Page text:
What is the role of neurosteroids in the pathogenesis of hepatic encephalopathy (HE)?

Updated: Apr 04, 2019
  • Author: David C Wolf, MD, FACP, FACG, AGAF, FAASLD; Chief Editor: BS Anand, MD  more...
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Answer

Answer

The neuronal GABA receptor complex contains a binding site for neurosteroids. Some investigators contend that neurosteroids play a key role in hepatic encephalopathy. [1]

In experimental models, neurotoxins, like ammonia and manganese, increase the production of the peripheral-type benzodiazepine receptor (PTBR) in astrocytes. [20] PTBR, in turn, stimulates the conversion of cholesterol to pregnenolone to neurosteroids. Neurosteroids are then released from the astrocytes. They are capable of binding to their receptor within the neuronal GABA receptor complex and can increase inhibitory neurotransmission.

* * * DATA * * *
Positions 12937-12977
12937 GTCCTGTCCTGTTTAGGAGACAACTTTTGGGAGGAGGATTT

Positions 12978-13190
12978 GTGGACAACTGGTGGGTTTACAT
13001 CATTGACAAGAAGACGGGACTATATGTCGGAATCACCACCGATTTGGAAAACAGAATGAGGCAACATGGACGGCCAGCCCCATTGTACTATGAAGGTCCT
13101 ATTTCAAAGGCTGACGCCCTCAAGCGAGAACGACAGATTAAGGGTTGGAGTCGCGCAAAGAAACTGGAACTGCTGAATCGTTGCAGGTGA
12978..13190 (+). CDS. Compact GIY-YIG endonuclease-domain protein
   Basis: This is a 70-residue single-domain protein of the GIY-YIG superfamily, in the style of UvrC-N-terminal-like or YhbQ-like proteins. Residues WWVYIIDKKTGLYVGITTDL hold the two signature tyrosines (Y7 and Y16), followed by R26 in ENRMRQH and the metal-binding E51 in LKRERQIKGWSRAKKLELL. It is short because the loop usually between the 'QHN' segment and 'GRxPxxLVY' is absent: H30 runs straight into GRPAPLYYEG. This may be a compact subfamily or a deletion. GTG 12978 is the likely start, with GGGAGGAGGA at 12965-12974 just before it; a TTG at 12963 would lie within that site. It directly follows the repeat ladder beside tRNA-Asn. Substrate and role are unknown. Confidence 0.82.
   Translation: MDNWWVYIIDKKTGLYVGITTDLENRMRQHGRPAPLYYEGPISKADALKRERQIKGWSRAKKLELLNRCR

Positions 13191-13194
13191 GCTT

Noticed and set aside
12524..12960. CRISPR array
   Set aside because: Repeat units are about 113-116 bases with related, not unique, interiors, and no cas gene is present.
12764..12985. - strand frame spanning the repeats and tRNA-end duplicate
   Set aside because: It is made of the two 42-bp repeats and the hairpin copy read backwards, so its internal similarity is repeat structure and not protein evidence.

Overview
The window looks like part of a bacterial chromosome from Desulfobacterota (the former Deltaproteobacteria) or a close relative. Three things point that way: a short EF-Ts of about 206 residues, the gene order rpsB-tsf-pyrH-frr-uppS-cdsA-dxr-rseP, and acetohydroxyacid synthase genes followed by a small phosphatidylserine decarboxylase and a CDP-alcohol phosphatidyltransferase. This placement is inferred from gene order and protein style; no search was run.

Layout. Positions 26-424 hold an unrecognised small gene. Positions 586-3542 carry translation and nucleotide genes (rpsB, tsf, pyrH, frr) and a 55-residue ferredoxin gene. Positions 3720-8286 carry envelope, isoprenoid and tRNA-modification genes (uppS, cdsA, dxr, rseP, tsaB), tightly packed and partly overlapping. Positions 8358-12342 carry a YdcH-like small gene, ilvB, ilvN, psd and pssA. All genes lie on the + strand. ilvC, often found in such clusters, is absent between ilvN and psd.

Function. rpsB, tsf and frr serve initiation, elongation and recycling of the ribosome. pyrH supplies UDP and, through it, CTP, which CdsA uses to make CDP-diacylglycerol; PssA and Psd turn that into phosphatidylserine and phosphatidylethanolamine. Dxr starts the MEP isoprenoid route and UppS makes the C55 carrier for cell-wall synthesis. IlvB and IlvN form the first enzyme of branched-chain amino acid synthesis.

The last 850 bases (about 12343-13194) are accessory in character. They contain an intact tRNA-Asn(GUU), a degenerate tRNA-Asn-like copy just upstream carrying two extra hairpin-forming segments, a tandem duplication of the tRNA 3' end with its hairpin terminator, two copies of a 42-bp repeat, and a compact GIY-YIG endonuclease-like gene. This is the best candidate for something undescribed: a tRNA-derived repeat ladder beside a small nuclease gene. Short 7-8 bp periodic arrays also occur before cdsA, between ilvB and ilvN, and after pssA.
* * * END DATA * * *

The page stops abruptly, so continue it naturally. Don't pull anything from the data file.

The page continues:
One study compared the levels of various chemicals in the autopsied brain tissues from patients with cirrhosis who had either died in hepatic coma or died without evidence of hepatic encephalopathy. Elevated levels of allopregnanolone, the neuroactive metabolite of pregnenolone, were found in the brain tissue of patients who died in hepatic coma. [21] Brain levels of benzodiazepine receptor ligands were not significantly elevated in patients with or without coma. This work further bolsters the role of neurosteroids in hepatic encephalopathy.


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